You can fully undo the leg-loops to put the harness on whilst wearing crampons or skis, but due to the rubber finishing-tabs that protect the ends of the leg-loop tape, this is, frankly, a faff. Nevertheless, these sort of finishing touches along with plastic protector that will stop the belay loop from wearing away on the leg loops, adds to the overall impression of a top quality product, both in terms of design and manufacture.

Conclusion:

The Edelrid Orion is a very plush and supportive harness, really one of the best in my experience. Despite the comfort and support it is not particularly heavy. For me, it needed a few more gear loops to deal with the type of rack I want carry on long, sustained trad routes, ironically the very type of climb where the Orion’s comfort and support would really be appreciated. If you think four (good-sized) racks is plenty for you, then I can heartily recommend it, and here’s hoping that Edelrid consider adding a big fifth loop to the back on future versions to keep me happy. Thanks to my climbing partner Dave Smith for allowing me to use his photos in this review.


Olli reviews The Finn (RRP £38.99):

+Edelrid Finn, 125 kb The Finn harness is my first proper sit-harness and it is more comfy than my old one (a full-body harness - Dad/Toby). I like the harness because it looks nice and it has proper gear loops for me to hang the quickdraws from when I’m seconding.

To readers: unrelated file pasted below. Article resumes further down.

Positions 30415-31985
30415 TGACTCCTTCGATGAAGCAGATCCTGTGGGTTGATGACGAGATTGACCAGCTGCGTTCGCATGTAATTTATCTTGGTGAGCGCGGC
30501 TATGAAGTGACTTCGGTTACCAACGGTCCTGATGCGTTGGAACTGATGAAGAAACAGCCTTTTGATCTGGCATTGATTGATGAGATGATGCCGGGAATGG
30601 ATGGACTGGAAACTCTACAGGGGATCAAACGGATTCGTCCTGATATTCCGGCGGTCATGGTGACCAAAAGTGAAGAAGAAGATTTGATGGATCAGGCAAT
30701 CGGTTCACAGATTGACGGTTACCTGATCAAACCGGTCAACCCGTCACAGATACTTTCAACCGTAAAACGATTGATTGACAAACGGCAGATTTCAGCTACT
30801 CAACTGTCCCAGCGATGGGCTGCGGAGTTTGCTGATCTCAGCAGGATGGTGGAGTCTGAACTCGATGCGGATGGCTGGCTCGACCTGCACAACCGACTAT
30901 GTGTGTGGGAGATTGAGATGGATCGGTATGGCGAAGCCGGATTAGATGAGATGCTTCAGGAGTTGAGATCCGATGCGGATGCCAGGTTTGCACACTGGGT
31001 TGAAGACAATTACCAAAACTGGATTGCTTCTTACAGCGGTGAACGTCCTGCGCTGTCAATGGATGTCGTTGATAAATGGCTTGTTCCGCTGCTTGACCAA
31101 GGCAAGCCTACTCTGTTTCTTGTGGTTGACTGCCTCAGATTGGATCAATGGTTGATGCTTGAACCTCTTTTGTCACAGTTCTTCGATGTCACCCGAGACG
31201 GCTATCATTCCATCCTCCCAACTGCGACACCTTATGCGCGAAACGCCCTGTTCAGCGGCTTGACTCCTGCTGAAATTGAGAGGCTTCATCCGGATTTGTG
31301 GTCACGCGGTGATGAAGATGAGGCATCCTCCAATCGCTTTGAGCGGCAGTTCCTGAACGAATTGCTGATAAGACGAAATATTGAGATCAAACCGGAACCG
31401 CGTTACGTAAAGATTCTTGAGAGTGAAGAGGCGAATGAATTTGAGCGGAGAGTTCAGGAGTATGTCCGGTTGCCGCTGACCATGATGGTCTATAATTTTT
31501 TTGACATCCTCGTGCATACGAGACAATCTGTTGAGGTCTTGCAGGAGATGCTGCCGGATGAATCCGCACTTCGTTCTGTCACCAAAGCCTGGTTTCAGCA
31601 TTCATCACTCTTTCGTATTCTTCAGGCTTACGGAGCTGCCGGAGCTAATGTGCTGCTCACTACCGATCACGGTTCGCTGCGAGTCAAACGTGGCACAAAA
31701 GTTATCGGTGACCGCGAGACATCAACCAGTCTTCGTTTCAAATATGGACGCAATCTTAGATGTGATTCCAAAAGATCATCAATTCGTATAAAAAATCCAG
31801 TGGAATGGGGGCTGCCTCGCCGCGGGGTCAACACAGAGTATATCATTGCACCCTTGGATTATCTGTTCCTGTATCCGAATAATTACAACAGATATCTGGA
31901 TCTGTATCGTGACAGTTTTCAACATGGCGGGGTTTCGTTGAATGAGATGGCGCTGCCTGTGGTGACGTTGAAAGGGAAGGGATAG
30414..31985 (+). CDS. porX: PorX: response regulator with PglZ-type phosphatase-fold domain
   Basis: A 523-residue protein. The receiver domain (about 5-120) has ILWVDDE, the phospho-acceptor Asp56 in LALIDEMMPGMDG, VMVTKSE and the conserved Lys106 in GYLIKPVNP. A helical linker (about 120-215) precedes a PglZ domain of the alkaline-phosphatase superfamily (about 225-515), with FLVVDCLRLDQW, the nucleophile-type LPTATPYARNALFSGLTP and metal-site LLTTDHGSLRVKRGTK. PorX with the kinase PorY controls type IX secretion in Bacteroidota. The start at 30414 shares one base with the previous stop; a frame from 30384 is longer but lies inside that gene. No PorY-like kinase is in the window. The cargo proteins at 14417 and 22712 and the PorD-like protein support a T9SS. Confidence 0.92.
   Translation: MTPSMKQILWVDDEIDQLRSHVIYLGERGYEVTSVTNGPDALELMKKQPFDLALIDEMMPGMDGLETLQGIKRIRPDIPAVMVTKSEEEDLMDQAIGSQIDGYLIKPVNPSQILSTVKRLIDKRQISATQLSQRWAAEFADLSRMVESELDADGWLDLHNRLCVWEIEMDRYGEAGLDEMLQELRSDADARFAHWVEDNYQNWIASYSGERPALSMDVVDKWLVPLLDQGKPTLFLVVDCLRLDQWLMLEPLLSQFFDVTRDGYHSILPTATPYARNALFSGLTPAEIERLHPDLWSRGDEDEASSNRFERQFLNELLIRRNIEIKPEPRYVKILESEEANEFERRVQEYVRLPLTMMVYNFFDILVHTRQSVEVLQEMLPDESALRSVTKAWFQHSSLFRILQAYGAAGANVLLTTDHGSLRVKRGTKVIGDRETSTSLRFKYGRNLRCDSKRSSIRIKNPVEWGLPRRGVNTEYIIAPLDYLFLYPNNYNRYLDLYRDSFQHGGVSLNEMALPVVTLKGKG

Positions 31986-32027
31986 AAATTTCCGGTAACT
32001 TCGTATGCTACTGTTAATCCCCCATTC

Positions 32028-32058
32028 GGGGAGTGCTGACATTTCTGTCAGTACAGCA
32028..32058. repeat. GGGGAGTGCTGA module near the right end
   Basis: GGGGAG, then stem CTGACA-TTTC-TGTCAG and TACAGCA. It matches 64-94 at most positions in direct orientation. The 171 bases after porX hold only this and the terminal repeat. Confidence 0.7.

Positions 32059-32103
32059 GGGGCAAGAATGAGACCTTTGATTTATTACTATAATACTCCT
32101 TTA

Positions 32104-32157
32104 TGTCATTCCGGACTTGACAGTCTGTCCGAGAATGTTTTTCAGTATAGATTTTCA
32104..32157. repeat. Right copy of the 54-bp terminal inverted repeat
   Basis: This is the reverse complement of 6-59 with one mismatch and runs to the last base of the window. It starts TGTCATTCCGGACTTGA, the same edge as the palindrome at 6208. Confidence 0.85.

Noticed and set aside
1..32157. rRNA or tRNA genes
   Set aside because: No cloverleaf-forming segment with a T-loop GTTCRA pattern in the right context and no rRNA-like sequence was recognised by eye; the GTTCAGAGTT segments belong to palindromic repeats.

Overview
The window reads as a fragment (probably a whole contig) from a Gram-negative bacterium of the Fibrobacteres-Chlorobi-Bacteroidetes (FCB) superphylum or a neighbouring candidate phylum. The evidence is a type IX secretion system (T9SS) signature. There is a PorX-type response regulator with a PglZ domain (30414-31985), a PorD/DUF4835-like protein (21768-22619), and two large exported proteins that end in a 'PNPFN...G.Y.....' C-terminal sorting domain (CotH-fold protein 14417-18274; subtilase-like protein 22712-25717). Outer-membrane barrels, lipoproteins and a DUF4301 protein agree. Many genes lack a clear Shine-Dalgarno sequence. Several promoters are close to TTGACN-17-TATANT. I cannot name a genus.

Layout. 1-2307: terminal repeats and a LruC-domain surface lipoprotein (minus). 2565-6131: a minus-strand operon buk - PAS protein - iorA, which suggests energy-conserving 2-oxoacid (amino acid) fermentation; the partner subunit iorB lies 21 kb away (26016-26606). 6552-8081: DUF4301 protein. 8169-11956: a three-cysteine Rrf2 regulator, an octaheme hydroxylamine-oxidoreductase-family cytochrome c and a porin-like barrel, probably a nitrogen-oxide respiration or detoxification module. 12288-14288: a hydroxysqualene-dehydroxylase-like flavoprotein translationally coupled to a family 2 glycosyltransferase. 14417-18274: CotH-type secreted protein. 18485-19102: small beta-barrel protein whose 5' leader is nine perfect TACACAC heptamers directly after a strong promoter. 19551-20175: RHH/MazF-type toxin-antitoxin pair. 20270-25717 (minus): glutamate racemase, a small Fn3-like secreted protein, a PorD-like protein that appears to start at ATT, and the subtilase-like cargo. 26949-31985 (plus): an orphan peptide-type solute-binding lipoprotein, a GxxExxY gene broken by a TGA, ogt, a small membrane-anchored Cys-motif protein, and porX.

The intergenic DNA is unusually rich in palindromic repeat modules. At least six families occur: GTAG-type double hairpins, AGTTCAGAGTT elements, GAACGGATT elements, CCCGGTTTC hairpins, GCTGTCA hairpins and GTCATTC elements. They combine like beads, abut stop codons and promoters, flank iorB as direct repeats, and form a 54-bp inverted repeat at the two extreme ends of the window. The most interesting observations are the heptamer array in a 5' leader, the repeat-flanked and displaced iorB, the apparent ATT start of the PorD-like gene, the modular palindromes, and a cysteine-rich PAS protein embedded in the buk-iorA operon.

The harness is comfortable when I have it on and done up, but the waist belt could be a little bit longer to make it easier to loosen to get on. The leg loops are comfy as long as I don’t leave things in my pockets under them!

I have used the harness rock climbing in Wales, Finland and on a big cliff in France, and I did a whole via ferrata wearing it in France. The via ferrata took us about an hour and the harness was comfy for all that time, both when I was hanging in it and just walking in it on the easier bits.

Olli; aged 9 and a half.

+Sport climbing at Käärmekallio, Helsinki, Finland., 115 kb
Sport climbing at Käärmekallio, Helsinki, Finland.
Olli, with a bit of help from his Dad., Sep 2013
© Toby Archer
+Clécy Via Ferrata, Normandy, France., 154 kb
Clécy Via Ferrata, Normandy, France.
Olli, with a bit of help from his Dad., Sep 2013
© Toby Archer
+Le Pilier Des Cathares, 3+, Clécy, France., 157 kb
Le Pilier Des Cathares, 3+, Clécy, France.
Olli, with a bit of help from his Dad., Sep 2013
© Toby Archer
+Olive Oyle, Severe, Box Bay, Wales., 156 kb
Olive Oyle, Severe, Box Bay, Wales.
Olli, with a bit of help from his Dad., Sep 2013
© Toby Archer

+Marmot Genesis softshell jacket: Toby ice climbing in North Wales, 134 kb

About Toby Archer

Toby is based in Finland. He describes himself as: "a writer and researcher specialising in international security politics; finally no longer a PhD student; hopeless but enthusiastic climber; part-time gear reviewer; keen multi-role cyclist; idealist and cynic"

Climbing keeps him from getting too depressed about politics. He blogs about both at:

Light from the North - chilled thoughts from the top of Europe.

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UKC Articles and Gear Reviews by Toby Archer and Olli Archer:


Gear Forum ( Read More... | 7 comments, 16 Nov 2013 )